CryptoDB

Ittai Abraham

Publications

Year
Venue
Title
2021
TCC
Secure computation enables $n$ mutually distrustful parties to compute a function over their private inputs jointly. In 1988 Ben-Or, Goldwasser, and Wigderson (BGW) demonstrated that any function can be computed with perfect security in the presence of a malicious adversary corrupting at most $t< n/3$ parties. After more than 30 years, protocols with perfect malicious security, with round complexity proportional to the circuit's depth, still require sharing a total of $O(n^2)$ values per multiplication. In contrast, only $O(n)$ values need to be shared per multiplication to achieve semi-honest security. Indeed sharing $\Omega(n)$ values for a single multiplication seems to be the natural barrier for polynomial secret sharing-based multiplication. In this paper, we close this gap by constructing a new secure computation protocol with perfect, optimal resilience and malicious security that incurs sharing of only $O(n)$ values per multiplication, thus, matching the semi-honest setting for protocols with round complexity that is proportional to the circuit depth. Our protocol requires a constant number of rounds per multiplication. Like BGW, it has an overall round complexity that is proportional only to the multiplicative depth of the circuit. Our improvement is obtained by a novel construction for {\em weak VSS for polynomials of degree-$2t$}, which incurs the same communication and round complexities as the state-of-the-art constructions for {\em VSS for polynomials of degree-$t$}. Our second contribution is a method for reducing the communication complexity for any depth-1 sub-circuit to be proportional only to the size of the input and output (rather than the size of the circuit). This implies protocols with \emph{sublinear communication complexity} (in the size of the circuit) for perfectly secure computation for important functions like matrix multiplication.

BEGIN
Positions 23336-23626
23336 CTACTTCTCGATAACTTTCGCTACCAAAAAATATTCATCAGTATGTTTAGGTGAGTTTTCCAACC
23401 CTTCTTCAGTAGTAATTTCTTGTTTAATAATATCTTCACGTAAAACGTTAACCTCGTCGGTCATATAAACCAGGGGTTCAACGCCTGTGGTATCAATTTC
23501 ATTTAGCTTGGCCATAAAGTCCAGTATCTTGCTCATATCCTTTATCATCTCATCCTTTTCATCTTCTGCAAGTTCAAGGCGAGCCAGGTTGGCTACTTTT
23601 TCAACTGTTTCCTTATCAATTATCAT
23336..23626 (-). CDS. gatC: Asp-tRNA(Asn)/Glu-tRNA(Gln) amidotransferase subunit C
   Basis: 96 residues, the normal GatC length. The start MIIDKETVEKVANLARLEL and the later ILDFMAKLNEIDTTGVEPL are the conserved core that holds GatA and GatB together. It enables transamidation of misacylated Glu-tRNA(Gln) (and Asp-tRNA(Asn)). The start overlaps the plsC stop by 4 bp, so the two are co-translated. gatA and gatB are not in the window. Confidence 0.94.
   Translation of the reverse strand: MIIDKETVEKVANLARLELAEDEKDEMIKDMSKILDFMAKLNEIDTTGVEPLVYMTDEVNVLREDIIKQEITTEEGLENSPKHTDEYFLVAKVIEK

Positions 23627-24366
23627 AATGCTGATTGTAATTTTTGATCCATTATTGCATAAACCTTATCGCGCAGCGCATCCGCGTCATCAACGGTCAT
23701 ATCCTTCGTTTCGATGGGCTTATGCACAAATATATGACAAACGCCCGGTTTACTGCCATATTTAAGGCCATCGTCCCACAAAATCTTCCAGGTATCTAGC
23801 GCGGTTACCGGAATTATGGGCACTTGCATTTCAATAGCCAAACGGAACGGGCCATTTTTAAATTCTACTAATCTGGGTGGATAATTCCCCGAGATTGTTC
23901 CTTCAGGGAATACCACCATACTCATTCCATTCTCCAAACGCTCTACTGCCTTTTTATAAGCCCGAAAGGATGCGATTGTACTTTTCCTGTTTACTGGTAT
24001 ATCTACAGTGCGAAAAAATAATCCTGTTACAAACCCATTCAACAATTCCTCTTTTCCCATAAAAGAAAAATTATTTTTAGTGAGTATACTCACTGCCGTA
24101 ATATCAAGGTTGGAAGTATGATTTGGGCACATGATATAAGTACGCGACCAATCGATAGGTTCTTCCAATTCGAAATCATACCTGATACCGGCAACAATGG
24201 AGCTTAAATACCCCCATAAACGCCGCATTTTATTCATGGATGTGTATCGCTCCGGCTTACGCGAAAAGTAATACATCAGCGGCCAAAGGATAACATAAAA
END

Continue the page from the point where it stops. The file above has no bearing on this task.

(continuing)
2017
PKC
2008
TCC

TCC 2021